To assemble tissue spheroids into customized tubular structures of defined topology, we designed a scaffold-free approach based on the use of agarose rods as building blocks of a molding template (Fig. 3). When agarose rods and uniform multicellular spheroids were deposited layer-by layer, this template allowed for the accurate control of tube diameter, wall thickness and branching pattern (Fig. 3).
Using this approach, straight tubes were initially built manually, according to patterns in Fig. 3A-H. The smallest tube was assembled according to the simplest pattern (Fig. 3A-E) and was 900 μm in diameter with a wall thickness of 300 μm (Fig. 4A). Once assembled, multicellular spheroids fused within 5 to 7 days to result in the final tubular construct. To study the fusion process in more detail, spheroids, with their composing cells stained with either green or red membrane dyes, were assembled according to the scheme shown in Fig 3E. Fusion of alternate sequences of green and red spheroids is shown in Fig. 4B and reveals a sharp fusion boundary with little intermingling, confirming earlier findings .
In addition to flexibility in tube diameter and wall thickness, the presented method, as its unique feature, provides a way to construct branched macrovascular structures. For this purpose, to ensure correct luminal connection, the different branches of the vascular tree were assembled simultaneously. Branched tubular structures of distinct diameters (Fig. 4C) were built according to the pattern in Fig. 3I. Spheroids fused in 5 to 7 days (Fig. 4D).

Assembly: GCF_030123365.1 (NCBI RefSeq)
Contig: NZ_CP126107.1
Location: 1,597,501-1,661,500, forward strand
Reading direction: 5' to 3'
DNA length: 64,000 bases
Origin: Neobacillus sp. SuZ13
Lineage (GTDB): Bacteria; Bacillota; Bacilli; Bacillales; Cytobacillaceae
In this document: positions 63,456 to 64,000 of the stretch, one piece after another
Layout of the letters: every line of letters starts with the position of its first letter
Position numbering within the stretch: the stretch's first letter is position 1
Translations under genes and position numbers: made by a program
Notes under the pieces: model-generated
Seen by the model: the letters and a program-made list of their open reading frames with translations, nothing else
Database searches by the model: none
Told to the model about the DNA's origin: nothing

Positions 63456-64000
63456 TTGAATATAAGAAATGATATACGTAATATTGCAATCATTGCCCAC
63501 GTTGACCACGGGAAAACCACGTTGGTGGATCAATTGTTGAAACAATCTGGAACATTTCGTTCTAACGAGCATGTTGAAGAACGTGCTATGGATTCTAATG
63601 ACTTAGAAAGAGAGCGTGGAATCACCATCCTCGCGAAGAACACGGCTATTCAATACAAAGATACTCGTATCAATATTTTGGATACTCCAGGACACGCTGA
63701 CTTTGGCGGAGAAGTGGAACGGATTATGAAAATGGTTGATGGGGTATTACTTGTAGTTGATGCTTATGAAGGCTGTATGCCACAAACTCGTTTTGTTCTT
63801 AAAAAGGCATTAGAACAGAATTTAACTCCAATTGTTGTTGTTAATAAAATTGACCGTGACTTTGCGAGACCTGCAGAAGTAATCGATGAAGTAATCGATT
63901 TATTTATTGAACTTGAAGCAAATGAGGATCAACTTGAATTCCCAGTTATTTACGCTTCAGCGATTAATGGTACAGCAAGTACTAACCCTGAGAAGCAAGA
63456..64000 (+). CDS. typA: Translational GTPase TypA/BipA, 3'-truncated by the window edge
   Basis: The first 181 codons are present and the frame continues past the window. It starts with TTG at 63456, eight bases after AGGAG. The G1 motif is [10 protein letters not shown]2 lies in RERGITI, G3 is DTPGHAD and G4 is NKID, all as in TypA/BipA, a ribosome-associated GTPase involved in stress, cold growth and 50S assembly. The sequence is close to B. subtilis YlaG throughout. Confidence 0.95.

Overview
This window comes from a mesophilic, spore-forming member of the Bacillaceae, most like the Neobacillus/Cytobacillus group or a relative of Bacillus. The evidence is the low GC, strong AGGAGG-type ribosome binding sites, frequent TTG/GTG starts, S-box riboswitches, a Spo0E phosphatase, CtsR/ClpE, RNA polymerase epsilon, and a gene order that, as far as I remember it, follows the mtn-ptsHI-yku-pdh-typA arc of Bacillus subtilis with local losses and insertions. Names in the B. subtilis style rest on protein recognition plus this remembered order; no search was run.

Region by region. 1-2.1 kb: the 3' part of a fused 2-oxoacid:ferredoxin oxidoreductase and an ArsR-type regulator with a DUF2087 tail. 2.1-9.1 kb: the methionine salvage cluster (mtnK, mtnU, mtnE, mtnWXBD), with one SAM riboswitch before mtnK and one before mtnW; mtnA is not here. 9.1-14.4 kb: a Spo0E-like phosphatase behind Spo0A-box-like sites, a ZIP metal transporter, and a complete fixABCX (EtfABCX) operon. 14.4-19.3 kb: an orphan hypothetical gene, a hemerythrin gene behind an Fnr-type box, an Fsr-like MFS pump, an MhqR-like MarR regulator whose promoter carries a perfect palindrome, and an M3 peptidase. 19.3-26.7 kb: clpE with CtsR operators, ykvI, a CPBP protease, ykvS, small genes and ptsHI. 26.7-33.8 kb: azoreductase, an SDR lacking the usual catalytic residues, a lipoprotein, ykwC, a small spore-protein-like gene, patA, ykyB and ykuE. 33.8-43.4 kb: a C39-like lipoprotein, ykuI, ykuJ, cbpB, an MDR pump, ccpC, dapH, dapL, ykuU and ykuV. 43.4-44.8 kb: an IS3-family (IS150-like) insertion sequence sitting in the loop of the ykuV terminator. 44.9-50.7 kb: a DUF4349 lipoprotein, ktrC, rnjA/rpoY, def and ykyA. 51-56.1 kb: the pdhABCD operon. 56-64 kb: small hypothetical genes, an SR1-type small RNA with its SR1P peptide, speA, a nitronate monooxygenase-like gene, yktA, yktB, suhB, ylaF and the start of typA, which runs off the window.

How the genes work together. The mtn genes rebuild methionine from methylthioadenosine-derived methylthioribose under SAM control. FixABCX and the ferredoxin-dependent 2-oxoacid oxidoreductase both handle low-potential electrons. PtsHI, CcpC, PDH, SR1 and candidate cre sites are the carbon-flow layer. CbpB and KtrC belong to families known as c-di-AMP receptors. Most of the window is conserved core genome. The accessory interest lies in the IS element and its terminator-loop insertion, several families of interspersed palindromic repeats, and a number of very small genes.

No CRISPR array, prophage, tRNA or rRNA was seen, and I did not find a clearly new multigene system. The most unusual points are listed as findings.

Despite the relative simplicity of this scaffold-free approach, we noticed several deficiencies, most of them associated with the use of spheroids as building blocks. Preparation of large quantities of spheroids (> 1000) necessary to build larger and longer tubes is time-consuming. Fusion of the spheroids may take as long as a week and lead to non-uniform tubular surfaces (Fig. 4D). Finally, assembling tubular constructs manually in a sterile fashion, albeit possible, is challenging.
Preparation of tubular constructs by the above approach served as proof of principle. Next we sought to adapt the method to potential clinical applications, and thus also to rapid prototyping to gain in speed, precision and reproducibility. For this, we adapted the specifically built three-dimensional delivery device in Fig. 1 for the deposition of agarose rods and multicellular cylinders, keeping the same conceptual approach described above (Fig. 5).